Giveaway! New Haven According to Nameless

Yale Library

I just posted about Lili St. Crow’s Nameless: A Tale of Beauty and Madness and my shock to discover that it was set in New Haven.  Throughout the book, I kept a close eye on characteristics of New Haven described in the book to see if they matched my experience and decided to make it into a game I call ACCURATE OR INACCURATE!  

RULES:
I will list 4 quotes from the book Nameless.
Decide whether the statement is Accurate or Inaccurate and list your answers in the comments.

DISCLAIMER:
I am aware that this contest is, by definition, subjective.  However, I trust the answers will come easily enough if you think sarcastically.  Explanations that make me laugh out loud will also be accepted.

WINNER:
Whoever has the most correct answers, wins.  In the likely event of a tie, the Prize Winner will be chosen via random generator.

Our Prize Winner will receive their choice of
A) the book in question, Nameless
OR
B) $10 in Amazon credits

DATES:
Contest is open immediately and closes May 10, 2014

QUOTES:

1) He saw a flicker; the instinct of two decades of driving in New Haven rose under his skin and he jammed on the brakes.

2) The snow lasted two months, shrouding New Haven in white…But the snowplows and the drags ran night and day.

3) “What the hell was that guy, anyway?”
    In New Haven, you could ask that question, but you probably wouldn’t get much of an answer.

4) Walking home in New Haven was risky.

Good luck!

3 thoughts on “Giveaway! New Haven According to Nameless

  1. Britta says:

    1) He saw a flicker; the instinct of two decades of driving in New Haven rose under his skin and he jammed on the brakes.

    ONE MILLION PERCENT ACCURATE. STG, New Haven drivers eat a big bowl of stupid every morning before they get behind the wheel.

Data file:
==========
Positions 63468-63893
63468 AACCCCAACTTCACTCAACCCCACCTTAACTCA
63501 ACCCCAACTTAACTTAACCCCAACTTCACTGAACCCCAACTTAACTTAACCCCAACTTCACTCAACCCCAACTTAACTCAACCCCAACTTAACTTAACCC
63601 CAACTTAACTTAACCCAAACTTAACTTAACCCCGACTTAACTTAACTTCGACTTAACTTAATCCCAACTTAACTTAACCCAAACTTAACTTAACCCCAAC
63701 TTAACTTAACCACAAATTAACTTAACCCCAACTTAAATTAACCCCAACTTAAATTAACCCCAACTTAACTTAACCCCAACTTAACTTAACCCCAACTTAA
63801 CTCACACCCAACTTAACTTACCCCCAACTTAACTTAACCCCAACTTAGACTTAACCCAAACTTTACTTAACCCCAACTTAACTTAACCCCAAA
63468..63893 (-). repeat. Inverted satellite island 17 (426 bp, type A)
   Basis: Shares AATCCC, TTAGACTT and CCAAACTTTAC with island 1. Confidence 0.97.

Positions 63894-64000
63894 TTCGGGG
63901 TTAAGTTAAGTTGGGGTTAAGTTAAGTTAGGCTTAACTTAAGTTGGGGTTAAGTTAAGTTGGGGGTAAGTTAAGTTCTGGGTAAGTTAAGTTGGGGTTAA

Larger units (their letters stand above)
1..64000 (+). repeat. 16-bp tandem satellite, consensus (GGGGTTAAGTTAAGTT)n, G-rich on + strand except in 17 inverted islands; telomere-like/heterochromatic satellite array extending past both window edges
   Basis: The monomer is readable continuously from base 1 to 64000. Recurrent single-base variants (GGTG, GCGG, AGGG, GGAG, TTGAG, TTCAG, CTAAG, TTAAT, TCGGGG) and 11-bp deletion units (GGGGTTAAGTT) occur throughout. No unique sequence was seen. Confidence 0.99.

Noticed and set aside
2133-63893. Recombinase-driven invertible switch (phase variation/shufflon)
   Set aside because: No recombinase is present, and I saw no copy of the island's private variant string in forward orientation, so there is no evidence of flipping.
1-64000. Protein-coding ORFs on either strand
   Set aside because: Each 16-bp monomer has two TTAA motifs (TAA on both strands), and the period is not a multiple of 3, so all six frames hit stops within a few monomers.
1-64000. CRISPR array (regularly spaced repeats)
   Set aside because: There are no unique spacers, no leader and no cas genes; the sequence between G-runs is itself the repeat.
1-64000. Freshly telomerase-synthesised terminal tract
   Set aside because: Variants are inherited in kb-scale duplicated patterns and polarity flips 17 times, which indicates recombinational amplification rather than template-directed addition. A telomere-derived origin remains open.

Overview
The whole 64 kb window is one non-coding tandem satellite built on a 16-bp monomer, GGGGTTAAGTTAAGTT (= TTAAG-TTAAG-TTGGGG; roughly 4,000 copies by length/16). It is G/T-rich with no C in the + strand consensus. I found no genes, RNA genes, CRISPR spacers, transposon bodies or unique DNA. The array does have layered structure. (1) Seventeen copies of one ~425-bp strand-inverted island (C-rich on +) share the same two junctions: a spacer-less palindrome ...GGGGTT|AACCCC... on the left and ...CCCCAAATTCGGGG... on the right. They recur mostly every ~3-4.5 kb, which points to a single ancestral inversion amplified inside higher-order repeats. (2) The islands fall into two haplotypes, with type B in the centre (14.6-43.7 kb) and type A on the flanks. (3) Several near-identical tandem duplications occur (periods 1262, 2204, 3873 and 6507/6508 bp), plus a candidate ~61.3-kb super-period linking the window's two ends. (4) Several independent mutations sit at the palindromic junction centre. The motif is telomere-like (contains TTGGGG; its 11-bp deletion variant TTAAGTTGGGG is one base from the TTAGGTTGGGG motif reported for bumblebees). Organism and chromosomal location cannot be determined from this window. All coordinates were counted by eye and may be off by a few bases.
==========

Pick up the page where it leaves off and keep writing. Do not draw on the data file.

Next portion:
2) The snow lasted two months, shrouding New Haven in white…But the snowplows and the drags ran night and day.

    Inaccurate. The Winter of Discontent does not last a measly two months!

    3) “What the hell was that guy, anyway?”
    In New Haven, you could ask that question, but you probably wouldn’t get much of an answer.

    Accurate. Somewhere in that fine town is an organism who willingly adorned its vehicle with a cow skull made of bicycle parts. Who or what does that?

    4) Walking home in New Haven was risky.

    Inaccurate. In my experience, even living in the Dwight Street tenements, the worst that ever happened was that a homeless lady tried to exchange my change for her Shakespeare. The scariest things in New Haven were IN that home.

  2. Rachel says:

    All my knowledge of New Haven comes from you, so here goes:
    1. Accurate.
    2. Inaccurate. You complained about snow for much longer than two months.
    3. Accurate.
    4. Accurate.

  3. Jeff says:

    1) Uh, accurate. In New Haven, one way is simply a suggestion, lanes do not exist nor do speed limits, and jamming on the brakes always seemed far less effective than simply accelerating.

    2) Inaccurate, to which you will say, “Whaaaa?” Let me explain. As your friends have stated, two months is like winter’s preamble in New Haven. And the plows don’t run day and night…they run like month and month.

    3) Accurate. Like a murder of crows or a gaggle of geese, New Haven is a flotilla of weird.

    4) Accurate though I think it depends on who you are and where you live. David’s classmate was shot in the hand while standing on a street corner on campus and he was walking home at the time, sooooo, yeah…

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